If you’ve read the Harry Potter series, the name Bathilda Bagshot might be familiar to you. You may even recognise her as the author of Hogwarts, a History, a book to which Harry’s friend Hermione regularly refers in the series. Whenever the characters need to know something about the ancient castle they go to school in, Hermione is there, spouting “historical” facts from Bagshot’s work to help them solve their problems.
This Hogwarts, A History book may seem like a nifty device, something Rowling can whip out when Harry and his friends need to solve a mystery about the school’s past (e.g. the previous opening of the Chamber of Secrets), or to explain why dark wizards can’t just apparate into the school and do away with Harry then and there. To some extent, of course, it is a useful device. It allows diligent book-loving Hermione to fill us in on the historical facts we need at any given time. However, I’d argue it also serves a greater role in the story, adding an element that has a long tradition in fantasy novels: invented history.
Fantasy worlds are made up of a variety of elements – cultures, customs, religions, places, characters, creatures, objects, weather, magical systems – but one of the elements that gives them depth is history.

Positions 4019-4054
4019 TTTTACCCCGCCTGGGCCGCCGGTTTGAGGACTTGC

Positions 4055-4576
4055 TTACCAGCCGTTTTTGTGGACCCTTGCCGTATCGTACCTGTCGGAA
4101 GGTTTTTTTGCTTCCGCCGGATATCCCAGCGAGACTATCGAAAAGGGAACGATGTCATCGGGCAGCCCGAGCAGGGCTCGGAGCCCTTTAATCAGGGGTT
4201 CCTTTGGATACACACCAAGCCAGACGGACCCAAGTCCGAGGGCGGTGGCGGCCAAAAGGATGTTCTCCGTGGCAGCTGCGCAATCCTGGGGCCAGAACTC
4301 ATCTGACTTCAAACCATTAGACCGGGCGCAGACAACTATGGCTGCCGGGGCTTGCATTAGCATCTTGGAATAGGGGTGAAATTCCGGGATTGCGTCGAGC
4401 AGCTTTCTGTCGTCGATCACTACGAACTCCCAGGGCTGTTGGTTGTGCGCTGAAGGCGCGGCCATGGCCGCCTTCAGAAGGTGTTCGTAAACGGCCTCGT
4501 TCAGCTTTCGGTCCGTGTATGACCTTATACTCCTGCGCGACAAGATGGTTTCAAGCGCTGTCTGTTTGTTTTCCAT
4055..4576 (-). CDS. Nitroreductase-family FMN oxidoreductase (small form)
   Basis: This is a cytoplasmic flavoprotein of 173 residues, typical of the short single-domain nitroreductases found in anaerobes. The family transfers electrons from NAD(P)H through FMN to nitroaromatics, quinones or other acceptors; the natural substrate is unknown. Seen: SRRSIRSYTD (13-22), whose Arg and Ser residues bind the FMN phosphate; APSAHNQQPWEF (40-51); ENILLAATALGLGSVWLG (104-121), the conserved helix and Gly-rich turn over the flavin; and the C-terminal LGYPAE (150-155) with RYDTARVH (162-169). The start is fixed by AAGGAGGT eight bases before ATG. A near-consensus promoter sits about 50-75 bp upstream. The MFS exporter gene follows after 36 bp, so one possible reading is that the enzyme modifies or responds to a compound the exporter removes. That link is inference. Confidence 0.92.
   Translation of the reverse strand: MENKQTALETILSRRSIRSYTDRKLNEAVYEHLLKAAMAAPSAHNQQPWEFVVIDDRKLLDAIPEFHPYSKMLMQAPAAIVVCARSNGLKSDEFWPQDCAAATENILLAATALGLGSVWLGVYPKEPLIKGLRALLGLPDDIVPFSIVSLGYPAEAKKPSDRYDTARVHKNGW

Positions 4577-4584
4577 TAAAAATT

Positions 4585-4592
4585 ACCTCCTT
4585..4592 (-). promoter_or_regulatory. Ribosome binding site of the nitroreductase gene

Some of the best fantasy novels create worlds that make you feel as if you’ve leapt into them for a small fraction of a long and epic saga. They make you feel as if the book you’re currently reading is merely the tip of a vast iceberg, a glimpse into a world with a history as long and varied and dynamic as our own.
Sure, we’re all invested in Harry and his journey to defeat Voldemort, but we learn of other stories and historical events within the Hogwarts world that could capture our attention. Dumbledore’s fraught relationship with Grindelwald, the stories of Hogwarts’ four founders, the giant wars, the tale of the Deathly Hallows, the first rise of Voldemort… the list goes on. It’s all alluded to or shown in snippets. This history lends a complexity and an allure to the Harry Potter universe that makes it richer and more enjoyable to inhabit.
We encounter the same thing in A Game of Thrones... as a reader you get a definite sense that would-be kings and queens have been warring and killing each other long before the start of this book. The lead up to the Mad King’s (Aerys Targaryen’s) murder and Robert Baratheon’s ascent to the throne would make a fascinating tale in itself.
Not only do these invented histories make fantasy stories seem more deep and complex, they also make them seem more epic.
Of course, the plot lines of most fantasy stories are already epic, chronicling grand events and struggles between good and evil, and often extending into long series. The Harry Potter series, while seemingly lengthy at 7 books, falls short of many other fantasy series. For example, Robert Jordan’s The Wheel of Time series stands at 14 books, and was finished after its creator’s death.